Recently the Gilded Age has been cropping up in economic and social discourse as a parallel to today’s wealth inequality and ostentatious elite. So it seems quite timely to review a biography of a woman living in this very era.
The author of The Richest Woman in America, Janet Wallach, describes the Gilded Age as an era of “avarice, opulence, and easy credit, [one which] burst from gluttony” (p. 201). But the biography focuses on a woman whose critics would not dare mention opulence and easy credit alongside her name: Hetty Green.
A Savvy Investor
Hetty was thoughtful, astute investor who never strayed from her own advice: buy when everyone is selling and sell when everyone is buying. She was a one-woman example of how to resist herd behavior: trust your instincts and don’t worry other people’s decisions. When it came to how she did business, Hetty did not care in the least what people thought about her. In his classic, The General Theory, Keynes would write of the long-term investor, “worldly wisdom teaches that it is better for reputation to fail than to succeed unconventionally” (as cited in Scharfstein and Stein, 1990). It is almost as if he is describing the public reaction to Hetty a half century earlier.
Hetty succeeded – well beyond the wildest dreams of most men – and yet, because her approach was so unconventional, her reputation suffered. She was often vilified and mocked in the press and became known as the Witch of Wall Street (though oddly, Wallach chooses not to mention this moniker in her book; perhaps this indicates a soft spot for Hetty). A 2001 article in The New Yorker noted that this nickname was not fully derogatory – there was a certain awe that came with Hetty and her approach. And indeed, as a lone woman succeeding in a man’s world, Hetty should inspire awe.
With Genius Comes Oddity
Part of Hetty’s reputation came from how she presented herself to others. She dressed in shabby old clothing and spent most of her time living in a New York boarding house, even though she was incredibly wealthy and moved among wealthy circles. In a 1930 article in the New York Times, the authors write that she seemed incapable of spending money, and frugality was a constant theme in Wallach’s biography.
To me, her severe frugality, existing alongside paranoia and mistrust, seems to be part of a mental illness. Today, the term “underspender” describes a person who has a compulsion to never spend money, even if it is against his best interest. Wallach provides many anecdotes that could suggest that Hetty suffered from the same compulsion. One such story revolves around Hetty’s son, Ned: after he had a bad fall, Hetty refused to summon a doctor, supposedly due to cost. Ultimately Ned had to have his leg amputated.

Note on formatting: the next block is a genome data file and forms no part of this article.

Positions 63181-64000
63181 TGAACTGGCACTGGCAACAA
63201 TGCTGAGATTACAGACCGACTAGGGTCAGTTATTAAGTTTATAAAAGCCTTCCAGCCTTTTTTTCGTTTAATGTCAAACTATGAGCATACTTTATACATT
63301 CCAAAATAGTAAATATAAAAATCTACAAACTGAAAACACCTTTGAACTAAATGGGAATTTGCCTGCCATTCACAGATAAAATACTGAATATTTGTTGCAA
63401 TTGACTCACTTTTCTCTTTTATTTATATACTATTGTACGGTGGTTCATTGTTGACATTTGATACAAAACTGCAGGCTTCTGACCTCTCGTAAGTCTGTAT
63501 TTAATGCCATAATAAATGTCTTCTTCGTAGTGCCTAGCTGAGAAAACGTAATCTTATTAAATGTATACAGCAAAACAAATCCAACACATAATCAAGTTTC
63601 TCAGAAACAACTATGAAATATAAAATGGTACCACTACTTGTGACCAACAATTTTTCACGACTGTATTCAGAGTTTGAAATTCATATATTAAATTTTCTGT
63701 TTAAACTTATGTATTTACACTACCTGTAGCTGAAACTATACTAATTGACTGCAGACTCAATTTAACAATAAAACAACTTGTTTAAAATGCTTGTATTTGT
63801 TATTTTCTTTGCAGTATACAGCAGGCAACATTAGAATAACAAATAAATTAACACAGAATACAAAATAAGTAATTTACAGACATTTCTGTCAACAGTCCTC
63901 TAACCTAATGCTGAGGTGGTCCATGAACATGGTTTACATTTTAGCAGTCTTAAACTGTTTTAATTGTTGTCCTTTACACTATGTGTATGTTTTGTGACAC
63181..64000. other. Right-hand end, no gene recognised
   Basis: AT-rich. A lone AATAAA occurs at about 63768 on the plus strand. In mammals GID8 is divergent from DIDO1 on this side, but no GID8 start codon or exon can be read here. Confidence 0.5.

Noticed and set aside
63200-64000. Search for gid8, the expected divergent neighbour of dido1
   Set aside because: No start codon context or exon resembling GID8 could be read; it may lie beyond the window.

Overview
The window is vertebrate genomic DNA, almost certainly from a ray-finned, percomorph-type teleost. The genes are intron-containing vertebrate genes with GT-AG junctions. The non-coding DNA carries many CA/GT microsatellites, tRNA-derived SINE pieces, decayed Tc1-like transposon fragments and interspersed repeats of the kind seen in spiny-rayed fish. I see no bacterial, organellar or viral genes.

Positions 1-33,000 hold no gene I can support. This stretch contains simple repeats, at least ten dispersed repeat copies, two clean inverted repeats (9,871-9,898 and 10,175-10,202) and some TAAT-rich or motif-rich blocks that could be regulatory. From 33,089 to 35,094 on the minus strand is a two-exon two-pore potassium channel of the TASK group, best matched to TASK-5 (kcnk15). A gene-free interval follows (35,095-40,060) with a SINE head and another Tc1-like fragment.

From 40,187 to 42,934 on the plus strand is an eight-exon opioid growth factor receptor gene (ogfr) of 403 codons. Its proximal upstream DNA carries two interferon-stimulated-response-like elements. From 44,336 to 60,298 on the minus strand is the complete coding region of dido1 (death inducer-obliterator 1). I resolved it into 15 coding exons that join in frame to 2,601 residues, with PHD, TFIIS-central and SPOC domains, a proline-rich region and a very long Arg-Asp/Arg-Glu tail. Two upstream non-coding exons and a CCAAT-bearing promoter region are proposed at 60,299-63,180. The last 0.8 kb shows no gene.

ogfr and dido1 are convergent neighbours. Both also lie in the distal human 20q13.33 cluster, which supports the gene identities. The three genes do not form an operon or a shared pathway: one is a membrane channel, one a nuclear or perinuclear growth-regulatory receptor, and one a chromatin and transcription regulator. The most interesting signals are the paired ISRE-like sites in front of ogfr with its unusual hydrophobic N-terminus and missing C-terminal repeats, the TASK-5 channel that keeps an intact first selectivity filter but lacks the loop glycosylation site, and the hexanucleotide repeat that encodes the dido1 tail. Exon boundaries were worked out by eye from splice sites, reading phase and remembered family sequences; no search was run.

How true this and other anecdotes are is hard to say. Wallach writes in her introduction that she considers the biography like an Impressionist’s painting – broad strokes to create an overall image, rather than focusing in on small details. This is, in large part, due to the fact that personal diaries and correspondence do not exist. Wallach’s account of Hetty’s life is primarily pieced together through the many, many newspaper and magazine articles that appeared during her lifetime. In these articles, Hetty becomes larger than life, a caricature even, and separating fact from fiction (or at least embellishment) is difficult.
While Wallach captures Hetty and her position among the broader excitement and tensions of the Gilded Age, a deeper exploration of the link between Quakerism and wealth would have enhanced the biography.
Discussion of Hetty’s personal views on religion is sparse. As a child she attended a Quaker boarding school. On page 16, Wallach writes that, as a child, Hetty was taught the “Quaker values of justice and thrift,” which stayed with Hetty during her lifetime. However, beyond the initial chapters we don’t hear much about how that background might have influenced her. It’s not until page 253 that we learn Hetty once remarked to the press, “I am of the Quaker belief and although the Quakers are all about dead, I still follow their example.” Without letters or a diary to consult, we cannot be sure of what exactly Hetty means by this statement but I would argue that she carried Quaker business ethics with her throughout her life.